Truckstop Operators Prepare for the Vehicles and Customers of the Future

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The customers of tomorrow, as well as the vehicles they drive, are changing, and during the closing keynote address at NATSO Connect, forward-thinking truckstop and travel plaza operators learned more about what lies ahead. During the session, Susan Alt, senior vice president of public affairs for Volvo Trucks, and Frank Beard, analyst of convenience store and retail trends at GasBuddy shared their insights into how truckstops can meet the changing needs of professional and four-wheel drivers.  

Changing Needs of Professional Drivers
Original equipment manufacturers are moving forward with new technology that enables automation, connectivity and electromobility, and today’s vehicles are all becoming more integrated, Alt said.

The truck is more often talking to the trailer. The tractor-trailer is talking to a dispatcher, so we know where the freight is if it is safely there,” Alt said. “That tractor-trailer may be talking to the truck behind it or the infrastructure. A lot of things are connected.”

The latest automated features, such as backing assistance, adaptive cruise control, collision avoidance systems and lane departure warnings have all been designed to improve safety. “In the near term, we will relax not replace the truck driver,” Alt said. 

She added that full automation is coming. “The technology is here. We could have a truck drive by itself and there are certain applications that make sense for it today,” Alt said, adding that it will take more time for public acceptance. 

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Changing Needs of Four-Wheel Drivers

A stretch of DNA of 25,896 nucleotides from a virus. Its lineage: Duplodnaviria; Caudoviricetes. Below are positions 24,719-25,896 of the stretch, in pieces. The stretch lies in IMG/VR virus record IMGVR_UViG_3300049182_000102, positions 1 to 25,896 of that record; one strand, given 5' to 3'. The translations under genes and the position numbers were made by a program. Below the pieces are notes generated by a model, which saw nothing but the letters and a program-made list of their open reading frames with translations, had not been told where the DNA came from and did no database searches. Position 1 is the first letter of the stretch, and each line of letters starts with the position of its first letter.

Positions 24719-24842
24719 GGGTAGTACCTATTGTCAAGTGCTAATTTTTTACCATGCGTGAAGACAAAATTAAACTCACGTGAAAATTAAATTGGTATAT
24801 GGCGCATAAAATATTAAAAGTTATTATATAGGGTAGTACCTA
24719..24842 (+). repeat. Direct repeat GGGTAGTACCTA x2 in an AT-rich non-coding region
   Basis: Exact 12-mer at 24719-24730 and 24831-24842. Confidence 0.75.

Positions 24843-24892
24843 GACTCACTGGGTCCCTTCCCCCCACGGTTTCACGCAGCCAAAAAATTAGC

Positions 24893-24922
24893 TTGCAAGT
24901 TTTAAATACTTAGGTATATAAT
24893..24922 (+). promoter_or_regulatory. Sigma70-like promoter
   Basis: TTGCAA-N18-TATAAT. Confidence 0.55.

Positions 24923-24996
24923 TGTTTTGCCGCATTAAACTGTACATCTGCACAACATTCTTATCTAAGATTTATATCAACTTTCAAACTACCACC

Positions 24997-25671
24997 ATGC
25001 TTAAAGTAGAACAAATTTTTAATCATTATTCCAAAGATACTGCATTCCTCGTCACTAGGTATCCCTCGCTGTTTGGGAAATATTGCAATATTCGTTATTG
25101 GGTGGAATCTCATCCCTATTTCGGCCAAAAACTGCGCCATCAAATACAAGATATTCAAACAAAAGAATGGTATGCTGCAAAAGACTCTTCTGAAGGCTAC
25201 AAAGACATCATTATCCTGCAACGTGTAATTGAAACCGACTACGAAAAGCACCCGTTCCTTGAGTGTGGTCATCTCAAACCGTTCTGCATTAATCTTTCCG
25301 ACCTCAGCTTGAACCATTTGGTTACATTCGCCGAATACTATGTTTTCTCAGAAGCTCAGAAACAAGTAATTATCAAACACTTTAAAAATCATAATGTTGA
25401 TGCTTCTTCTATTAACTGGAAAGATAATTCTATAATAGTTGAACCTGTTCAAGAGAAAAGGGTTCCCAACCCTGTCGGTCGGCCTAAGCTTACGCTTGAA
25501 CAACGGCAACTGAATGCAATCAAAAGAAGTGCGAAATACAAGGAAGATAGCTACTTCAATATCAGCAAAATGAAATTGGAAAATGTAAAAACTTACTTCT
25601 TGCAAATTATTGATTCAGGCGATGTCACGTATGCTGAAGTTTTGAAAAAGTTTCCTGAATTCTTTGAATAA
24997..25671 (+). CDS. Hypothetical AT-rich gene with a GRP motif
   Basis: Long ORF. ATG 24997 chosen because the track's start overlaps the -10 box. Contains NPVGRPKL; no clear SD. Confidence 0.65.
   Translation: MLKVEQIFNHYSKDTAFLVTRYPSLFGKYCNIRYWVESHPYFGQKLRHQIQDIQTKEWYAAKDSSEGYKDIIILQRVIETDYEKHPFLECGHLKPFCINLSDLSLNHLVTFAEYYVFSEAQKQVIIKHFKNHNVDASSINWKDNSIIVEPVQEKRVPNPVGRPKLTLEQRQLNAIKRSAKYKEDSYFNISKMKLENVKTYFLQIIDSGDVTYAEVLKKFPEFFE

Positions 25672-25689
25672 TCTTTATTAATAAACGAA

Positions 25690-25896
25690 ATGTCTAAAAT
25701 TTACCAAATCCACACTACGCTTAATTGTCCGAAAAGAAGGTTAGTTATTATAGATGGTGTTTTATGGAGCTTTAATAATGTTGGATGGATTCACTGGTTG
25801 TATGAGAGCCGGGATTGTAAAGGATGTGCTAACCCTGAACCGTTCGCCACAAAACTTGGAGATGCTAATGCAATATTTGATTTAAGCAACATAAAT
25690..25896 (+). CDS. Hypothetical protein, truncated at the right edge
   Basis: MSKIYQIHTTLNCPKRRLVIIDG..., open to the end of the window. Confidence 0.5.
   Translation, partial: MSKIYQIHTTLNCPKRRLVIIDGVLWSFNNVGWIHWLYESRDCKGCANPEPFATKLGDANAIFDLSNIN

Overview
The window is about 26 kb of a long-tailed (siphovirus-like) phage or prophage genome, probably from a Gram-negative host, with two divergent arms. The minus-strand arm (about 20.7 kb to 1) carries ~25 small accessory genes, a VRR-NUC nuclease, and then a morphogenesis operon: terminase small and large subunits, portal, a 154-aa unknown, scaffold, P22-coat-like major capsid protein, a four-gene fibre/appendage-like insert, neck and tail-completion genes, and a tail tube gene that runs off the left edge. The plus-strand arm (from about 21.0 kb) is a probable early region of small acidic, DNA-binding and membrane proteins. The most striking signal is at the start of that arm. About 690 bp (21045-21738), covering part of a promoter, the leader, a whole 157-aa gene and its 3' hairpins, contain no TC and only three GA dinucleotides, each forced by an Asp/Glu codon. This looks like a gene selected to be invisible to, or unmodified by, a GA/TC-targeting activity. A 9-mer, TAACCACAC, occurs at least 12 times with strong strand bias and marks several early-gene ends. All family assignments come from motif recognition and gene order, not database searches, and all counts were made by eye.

During Beard’s presentation, he took a deep dive into retail, telling attendees that retail is not dead. “A lot of retail is doing quite well, but when customers have choices, dirty, boring and unexceptional retail is dead,” he said. 

He advised operators to focus on the basics to start. “Before you start addressing higher-level needs, you have to meet the basic needs,” he said. 

Beard studies GasBuddy reviews and found that throughout 2018, locations with above average cleanliness ratings saw 11 percent more visits than the industry average. Those with below average cleanliness ratings saw 13 percent fewer visits. 

Competition has increased, and truckstop and travel plazas now compete with fast-casual dining locations, drug stores, big box retailers and grocers, Beard said. He noted that customers care deeply about cleanliness, convenient location and gas prices. Top factors when deciding where to stop also include good lighting, payment options, and the ease of getting in and out. 

Beard also told attendees that a 2017 review of outdoor lighting showed that stations with above average outdoor lighting ratings saw a 50 percent increase in foot traffic from 9 p.m. to 5 a.m. 

Overall, the most successful retailers know exactly who they are and what their brand proposition is. “Why should consumers go out of their way to visit your stores? I would highly suggest you figure that out quickly,” Beard said. “This is a market you have to be highly differentiated in.” 

Photos credit: Lisa Webb/NATSO

Mindy Long's photo

Mindy Long

Before launching a full-time freelance career, Long edited NATSO's Stop Watch magazine. Prior to that Long worked as a staff reporter for Transport Topics, a weekly trade newspaper, covering freight transportation, fuel and environmental issues. In addition to covering the transportation sector, Long has written, reported and edited for a variety of media outlets. She was the Washington correspondent for WCAX-TV (CBS) in Burlington, Vt., a criminal court reporter in Chicago and a freelance copy editor for Kiplinger’s Personal Finance magazine in Washington D.C. Long hold a master’s degree from Northwestern University’s Medill School of Journalism in Evanston, Ill., and a bachelor’s degree in Communications from Westminster College in Salt Lake City.More

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